Lambourn legend Hills hands reins to son
Tuesday 09 August 2011
Pedigrees count in this sport, and not just for the four-legged participants.
Next week the baton is to be passed in one of the most famous and successful of racing dynasties as Charlie Hills takes over the training licence at Faringdon Place in Lambourn from his father, Barry. Hills Snr, 74, is not so much retiring as stepping to one side but an era is nonetheless about to end.
Hills' way into the business is now part of folklore, as much a legend as the man himself has become. While serving as travelling head lad to John Oxley in Newmarket, he netted £60,000 – around £1.5m today – with a well-planned punt on his stable's Frankincense in the 1968 Lincoln. He started backing the horse at 66-1, it won at 100-8 and Hills set up his own yard on the proceeds the following year.
In the 42 years since, he has become one of the greats of the game, and one of its most respected practitioners. He has sent out nearly 3,200 winners (only the fifth in Britain, after Sir Henry Cecil, Sir Michael Stoute, Richard Hannon and John Dunlop, so to do) and allied with quantity has been quality, headed by 10 British and Irish Classics and a Prix de l'Arc de Triomphe. The Derby was the one great race that eluded him; he had Rheingold and Hawaiian Sound beaten in photos and two other runners-up in Glacial Storm and Blue Stag.
His first winner, La Dolce Vita at Thirsk in April 1969, was appropriately enough named, but though his chosen career has brought him a sweet and enjoyable life, there has been nothing soft about it. Hills is a self-made man who rose from humble beginnings through hard work, skill and the shrewdest of judgement and the standards he set himself have never slipped.
But, having come through several bouts of serious illness in recent years, he is to let go the reins, even though he will still be there riding shotgun as managing director of the family company. Working with animals is, after all, more a way of life than a job. "He just has a fantastic instinct and feeling for horses," said his eldest son, John. "It's a kind of sixth sense. He can see things in horses that other people can't see."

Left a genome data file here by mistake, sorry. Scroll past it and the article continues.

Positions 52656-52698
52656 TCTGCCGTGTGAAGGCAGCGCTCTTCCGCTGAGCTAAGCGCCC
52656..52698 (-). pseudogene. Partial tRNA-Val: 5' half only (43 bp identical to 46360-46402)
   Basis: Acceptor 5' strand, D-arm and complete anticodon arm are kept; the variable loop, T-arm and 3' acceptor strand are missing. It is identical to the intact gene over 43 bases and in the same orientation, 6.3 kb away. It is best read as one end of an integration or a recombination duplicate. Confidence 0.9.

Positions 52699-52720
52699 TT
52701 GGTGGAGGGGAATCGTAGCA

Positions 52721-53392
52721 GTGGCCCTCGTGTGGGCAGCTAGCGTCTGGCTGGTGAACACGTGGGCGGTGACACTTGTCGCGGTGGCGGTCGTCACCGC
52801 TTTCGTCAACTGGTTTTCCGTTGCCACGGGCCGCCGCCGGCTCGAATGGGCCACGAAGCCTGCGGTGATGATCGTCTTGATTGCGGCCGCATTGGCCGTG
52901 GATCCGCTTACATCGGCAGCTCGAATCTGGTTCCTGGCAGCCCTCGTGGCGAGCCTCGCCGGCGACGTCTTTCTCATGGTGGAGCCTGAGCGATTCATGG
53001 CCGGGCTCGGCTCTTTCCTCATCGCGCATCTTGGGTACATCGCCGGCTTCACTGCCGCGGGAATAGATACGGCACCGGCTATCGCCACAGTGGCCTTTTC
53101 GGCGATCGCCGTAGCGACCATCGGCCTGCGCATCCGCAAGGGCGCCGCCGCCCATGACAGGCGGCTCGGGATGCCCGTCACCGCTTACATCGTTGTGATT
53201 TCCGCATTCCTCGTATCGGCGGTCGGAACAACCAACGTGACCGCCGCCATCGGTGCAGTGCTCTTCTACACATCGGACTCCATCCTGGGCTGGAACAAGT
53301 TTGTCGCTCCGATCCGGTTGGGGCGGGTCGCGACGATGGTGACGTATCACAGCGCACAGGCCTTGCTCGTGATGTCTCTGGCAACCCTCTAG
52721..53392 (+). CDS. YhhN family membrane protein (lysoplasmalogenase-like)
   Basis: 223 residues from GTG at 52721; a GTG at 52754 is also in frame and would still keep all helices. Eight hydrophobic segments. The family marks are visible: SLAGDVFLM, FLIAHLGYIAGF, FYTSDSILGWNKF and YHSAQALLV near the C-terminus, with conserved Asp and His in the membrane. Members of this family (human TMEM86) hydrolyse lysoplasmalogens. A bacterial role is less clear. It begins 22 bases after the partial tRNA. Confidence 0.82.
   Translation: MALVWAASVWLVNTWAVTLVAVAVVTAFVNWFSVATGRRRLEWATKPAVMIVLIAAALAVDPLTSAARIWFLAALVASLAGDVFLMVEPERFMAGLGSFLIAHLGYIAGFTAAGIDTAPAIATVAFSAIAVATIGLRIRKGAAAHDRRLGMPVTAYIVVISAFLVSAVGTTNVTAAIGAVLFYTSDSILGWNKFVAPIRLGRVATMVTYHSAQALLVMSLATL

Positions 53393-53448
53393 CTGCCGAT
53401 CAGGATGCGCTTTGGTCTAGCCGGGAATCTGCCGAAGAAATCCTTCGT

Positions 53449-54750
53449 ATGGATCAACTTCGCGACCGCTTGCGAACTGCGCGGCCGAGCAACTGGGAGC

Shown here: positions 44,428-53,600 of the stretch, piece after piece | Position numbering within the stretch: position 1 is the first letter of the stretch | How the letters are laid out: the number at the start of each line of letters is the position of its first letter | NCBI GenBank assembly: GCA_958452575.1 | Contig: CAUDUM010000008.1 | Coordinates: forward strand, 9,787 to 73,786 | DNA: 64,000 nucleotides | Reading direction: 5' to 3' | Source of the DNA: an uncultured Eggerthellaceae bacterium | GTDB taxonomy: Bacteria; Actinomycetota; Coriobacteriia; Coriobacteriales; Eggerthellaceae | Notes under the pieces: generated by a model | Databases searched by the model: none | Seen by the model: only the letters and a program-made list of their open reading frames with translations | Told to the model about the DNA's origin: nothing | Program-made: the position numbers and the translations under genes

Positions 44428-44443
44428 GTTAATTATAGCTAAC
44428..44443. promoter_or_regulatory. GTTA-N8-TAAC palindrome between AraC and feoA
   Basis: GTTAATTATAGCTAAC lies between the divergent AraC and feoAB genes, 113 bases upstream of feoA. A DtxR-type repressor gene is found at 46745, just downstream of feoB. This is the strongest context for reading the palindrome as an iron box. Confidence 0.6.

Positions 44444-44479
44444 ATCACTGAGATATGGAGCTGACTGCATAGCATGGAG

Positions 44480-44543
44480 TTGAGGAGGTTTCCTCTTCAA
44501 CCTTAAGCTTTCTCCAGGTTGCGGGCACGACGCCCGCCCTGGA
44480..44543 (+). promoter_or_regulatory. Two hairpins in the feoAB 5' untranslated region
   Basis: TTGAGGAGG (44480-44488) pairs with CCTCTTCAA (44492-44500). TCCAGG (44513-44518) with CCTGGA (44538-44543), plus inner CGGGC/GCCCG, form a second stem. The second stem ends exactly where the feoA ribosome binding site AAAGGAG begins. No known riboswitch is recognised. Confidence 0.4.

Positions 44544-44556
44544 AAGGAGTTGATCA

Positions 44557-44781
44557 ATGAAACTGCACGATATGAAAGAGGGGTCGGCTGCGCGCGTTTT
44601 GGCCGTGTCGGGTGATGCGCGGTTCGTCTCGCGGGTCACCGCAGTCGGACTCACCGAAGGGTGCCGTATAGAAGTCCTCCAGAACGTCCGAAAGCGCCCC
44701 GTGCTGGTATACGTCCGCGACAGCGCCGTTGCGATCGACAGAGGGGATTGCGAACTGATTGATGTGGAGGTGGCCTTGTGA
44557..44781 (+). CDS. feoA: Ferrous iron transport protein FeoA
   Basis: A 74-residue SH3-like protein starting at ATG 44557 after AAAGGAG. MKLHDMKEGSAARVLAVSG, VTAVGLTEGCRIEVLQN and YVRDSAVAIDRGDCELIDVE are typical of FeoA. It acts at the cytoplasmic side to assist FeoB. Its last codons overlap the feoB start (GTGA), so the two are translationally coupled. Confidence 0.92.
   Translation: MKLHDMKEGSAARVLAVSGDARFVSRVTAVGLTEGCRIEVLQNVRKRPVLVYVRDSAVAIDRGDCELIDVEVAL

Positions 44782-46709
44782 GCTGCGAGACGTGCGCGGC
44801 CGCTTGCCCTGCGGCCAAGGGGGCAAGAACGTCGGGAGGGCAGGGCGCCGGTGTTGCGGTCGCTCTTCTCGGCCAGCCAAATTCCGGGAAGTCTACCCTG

Charlie Hills, 32, has learnt his trade working not only alongside his father but with leaders of the profession in Australia and in Newmarket, and is perfectly sensible of the responsibility of the task he is to take on. "It's going to be a lot of hard work and graft," he said yesterday. "We've got a good team here and we want to keep things going. It's a fantastic opportunity, something I've been looking to do for years, and I'm very much looking forward to it."
Racing has long been a family affair – Hills himself was the son of a stable lad – and, though he will hand over to the "& son" that has been over the Faringdon Place door for six years now, in his case his legacy is "& sons". John has his own training business and twins Michael and Richard are top-rank jockeys.
Hills has given top-level success to some of the sport's most successful owners, including with Hawaiian Sound and Ascot Gold Cup hero Gildoran in the colours of his late, close friend Robert Sangster. His most recent Classic winners, Haafhd and Ghanaati, raced for Hamdan al-Maktoum and his most recent at the top level, Redwood, for Khalid Abdullah.
The last elite runners with B W Hills next to their names will include the smart filly Angels Will Fall in the Lowther Stakes at York and, before that, Red Jazz in the Hungerford Stakes at Newbury on Saturday.
Career Peaks: Six of the trainer's finest
The Best: Rheingold
Beaten a whisker in the 1972 Derby, but produced a stunning performance to beat Allez France in the Arc a year later.
The Favourite: Further Flight
Earned his place in his trainer's heart in the 1995 Jockey Club Cup, as the only horse to win the same European Group race five times.
The First: Enstone Spark
Her shock 35-1 victory in the 1978 1,000 Guineas gave her trainer the first of five British Classics. The most recent was Ghanaati, in the same race two years ago.
The Unluckiest: Dibidale
Robbed of victory in the 1974 Oaks by a slipped saddle, which forced Willie Carson to ride bareback up the straight to finish third. Made amends in the Irish and Yorkshire Oaks.
The Fastest: Royal Applause
A champion in 1997, when he took the Royal Ascot race now known as the Golden Jubilee Stakes and the Haydock Sprint Cup.
The Toughest: Nagwa
Cheaply bought filly who notched 13 victories (from 20 runs between May and November) in 1975 as a juvenile, a modern-day record.
Chris McGrath's Nap
Arctic Cat (3.30 Ayr)
Though he has yet to win, maybe his third trainer in a short career can do the trick. Stayed on well upped in distance last time and remains on a fair mark.
Hearts And Minds (6.30 Ffos Las)
His second run, where he broke smartly and matched strides with the eventual winner until tiring, was a considerable improvement on his first and there should be more progress to come.
One To Watch
Defy The Odds (Sir H Cecil) is well-bred, well-entered, well-trained and will have been educated by her debut sixth in a good Newmarket maiden last month.
Where The Money's Going
Deacon Blues has halved in price for the Haydock Sprint Cup, challenging Dream Ahead at the head of most lists at 4-1.
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